February 12, 2019 / 3:22 PM / 3 days ago

Proposed U.S. migrant shelter may be polluted, green group warns

FILE PHOTO: U.S. Customs and Border Protection (CBP) officials detain a migrant woman and children, part of a caravan of thousands from Central America trying to reach the United States, after they crossed illegally with other migrants from Mexico to the U.S, at International Friendship Park, in San Diego, U.S., December 9, 2018. Picture taken from Tijuana, Mexico. REUTERS/Mohammed Salem

WASHINGTON (Reuters) - Parts of a Texas military base that the Trump administration had proposed for a temporary detention facility for migrant children contain toxins that could pose a health risk, according to a report released by an environmental group on Tuesday.

Last June, then-Defense Secretary Jim Mattis said the U.S. military was preparing to house immigrant families at Fort Bliss, an Army base in El Paso, Texas, and unaccompanied minors at Goodfellow Air Base in San Angelo.

Earthjustice said it identified four Super fund sites near the proposed housing site at Goodfellow, including a former landfill, artillery range, fuel depot and fire training areas. While some areas have been cleaned up, Earthjustice said more extensive testing is needed to ensure the site is safe.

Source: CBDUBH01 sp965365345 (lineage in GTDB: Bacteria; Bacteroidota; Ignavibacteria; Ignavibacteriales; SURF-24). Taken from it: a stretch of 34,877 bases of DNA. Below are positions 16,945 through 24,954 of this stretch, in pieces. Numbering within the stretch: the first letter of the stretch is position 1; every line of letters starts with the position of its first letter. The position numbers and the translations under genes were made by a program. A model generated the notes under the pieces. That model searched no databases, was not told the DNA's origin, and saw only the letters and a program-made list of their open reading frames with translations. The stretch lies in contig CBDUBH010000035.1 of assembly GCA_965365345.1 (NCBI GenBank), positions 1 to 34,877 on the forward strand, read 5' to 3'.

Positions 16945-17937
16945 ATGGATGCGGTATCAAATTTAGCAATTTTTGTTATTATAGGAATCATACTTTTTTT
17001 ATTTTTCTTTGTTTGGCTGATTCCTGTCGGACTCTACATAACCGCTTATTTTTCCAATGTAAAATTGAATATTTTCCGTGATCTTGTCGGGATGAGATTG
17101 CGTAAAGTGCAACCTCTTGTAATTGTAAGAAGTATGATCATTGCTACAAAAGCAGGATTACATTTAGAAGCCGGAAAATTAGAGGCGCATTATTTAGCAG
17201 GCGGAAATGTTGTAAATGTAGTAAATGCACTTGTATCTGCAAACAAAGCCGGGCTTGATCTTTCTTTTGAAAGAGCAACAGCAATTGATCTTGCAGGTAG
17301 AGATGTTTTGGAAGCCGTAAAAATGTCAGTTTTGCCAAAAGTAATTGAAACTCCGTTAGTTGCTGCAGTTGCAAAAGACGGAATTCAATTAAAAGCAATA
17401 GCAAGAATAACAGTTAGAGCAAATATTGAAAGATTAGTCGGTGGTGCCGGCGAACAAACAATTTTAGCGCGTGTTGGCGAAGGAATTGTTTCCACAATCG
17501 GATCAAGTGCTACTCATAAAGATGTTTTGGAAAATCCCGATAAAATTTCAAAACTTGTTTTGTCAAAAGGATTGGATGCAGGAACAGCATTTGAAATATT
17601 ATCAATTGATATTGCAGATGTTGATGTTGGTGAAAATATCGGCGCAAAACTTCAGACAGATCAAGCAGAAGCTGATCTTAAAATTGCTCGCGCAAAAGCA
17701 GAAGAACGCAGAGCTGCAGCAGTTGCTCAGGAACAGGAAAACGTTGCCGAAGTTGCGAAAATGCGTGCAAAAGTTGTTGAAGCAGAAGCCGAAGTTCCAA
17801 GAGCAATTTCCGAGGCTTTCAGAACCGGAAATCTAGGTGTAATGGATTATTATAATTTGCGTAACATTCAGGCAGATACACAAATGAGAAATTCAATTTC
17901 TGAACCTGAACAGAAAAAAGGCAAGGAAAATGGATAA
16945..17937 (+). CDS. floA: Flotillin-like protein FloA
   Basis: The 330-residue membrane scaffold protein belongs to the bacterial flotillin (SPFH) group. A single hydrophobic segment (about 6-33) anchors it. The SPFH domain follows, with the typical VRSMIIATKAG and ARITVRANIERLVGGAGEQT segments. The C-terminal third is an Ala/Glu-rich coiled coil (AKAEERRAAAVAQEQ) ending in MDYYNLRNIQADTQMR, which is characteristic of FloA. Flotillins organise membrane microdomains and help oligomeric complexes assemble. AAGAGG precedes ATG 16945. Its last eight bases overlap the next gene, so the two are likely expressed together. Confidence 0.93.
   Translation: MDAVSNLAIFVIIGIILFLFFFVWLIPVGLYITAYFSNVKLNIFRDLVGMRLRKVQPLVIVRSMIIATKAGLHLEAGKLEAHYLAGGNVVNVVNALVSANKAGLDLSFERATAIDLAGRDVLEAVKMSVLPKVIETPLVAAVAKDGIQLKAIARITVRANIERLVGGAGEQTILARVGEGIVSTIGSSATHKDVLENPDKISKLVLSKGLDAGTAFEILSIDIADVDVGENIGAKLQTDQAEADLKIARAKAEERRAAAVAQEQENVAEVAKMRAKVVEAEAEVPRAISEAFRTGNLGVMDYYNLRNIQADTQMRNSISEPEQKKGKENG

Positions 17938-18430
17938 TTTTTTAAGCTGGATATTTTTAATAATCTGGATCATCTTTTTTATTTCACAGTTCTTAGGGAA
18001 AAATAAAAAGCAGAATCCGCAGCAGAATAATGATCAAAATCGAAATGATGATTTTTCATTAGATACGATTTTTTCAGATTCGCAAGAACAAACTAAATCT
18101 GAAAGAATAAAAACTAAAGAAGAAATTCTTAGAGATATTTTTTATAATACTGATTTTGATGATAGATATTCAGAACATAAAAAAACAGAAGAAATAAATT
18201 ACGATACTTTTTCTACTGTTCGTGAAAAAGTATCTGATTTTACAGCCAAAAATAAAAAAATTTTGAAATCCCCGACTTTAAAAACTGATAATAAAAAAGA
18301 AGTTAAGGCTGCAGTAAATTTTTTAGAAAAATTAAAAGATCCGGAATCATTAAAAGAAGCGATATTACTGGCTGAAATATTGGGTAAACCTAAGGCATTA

“If allowed to happen, approximately 7,500 migrant children will be detained in an area contaminated with lead, arsenic, benzene, PFAS, and myriad other harmful chemicals associated with increased risk of cancer and permanent neurodevelopmental damage,” the Earthjustice report said.

Earthjustice said its report was based on publicly available Air Force documents detailing Super fund site investigations, inspections and feasibility studies. It said it wrote the report after the Air Force declined to provide documents it had requested about the shelter plan.

A spokesman for the Department of Health and Human Services said it had conducted preliminary visits to Goodfellow, Fort Bliss and other sites in Arkansas and Texas to determine their suitability for detention facilities, but that “none of these properties are under active consideration at this time.”

Raul Garcia, an attorney for Earthjustice, said he is concerned that President Donald Trump may declare a “national emergency” at the U.S.-Mexico border that could expedite construction of the facilities, if he cannot agree on a deal with Congress for border security funding.

A draft environmental assessment of the base conducted by the Air Force in July found there would be no significant environmental impact or harm caused by the project. That finding would allow construction to begin without more extensive environmental scrutiny.

Nearly 12,000 “unaccompanied minor children” were in custody at about 100 shelters last year, according to the Department of Health and Human Services, as the Trump administration implemented a “zero tolerance” policy of detaining undocumented migrants crossing the border.

Reporting by Valerie Volcovici; Editing by Dan Grebler

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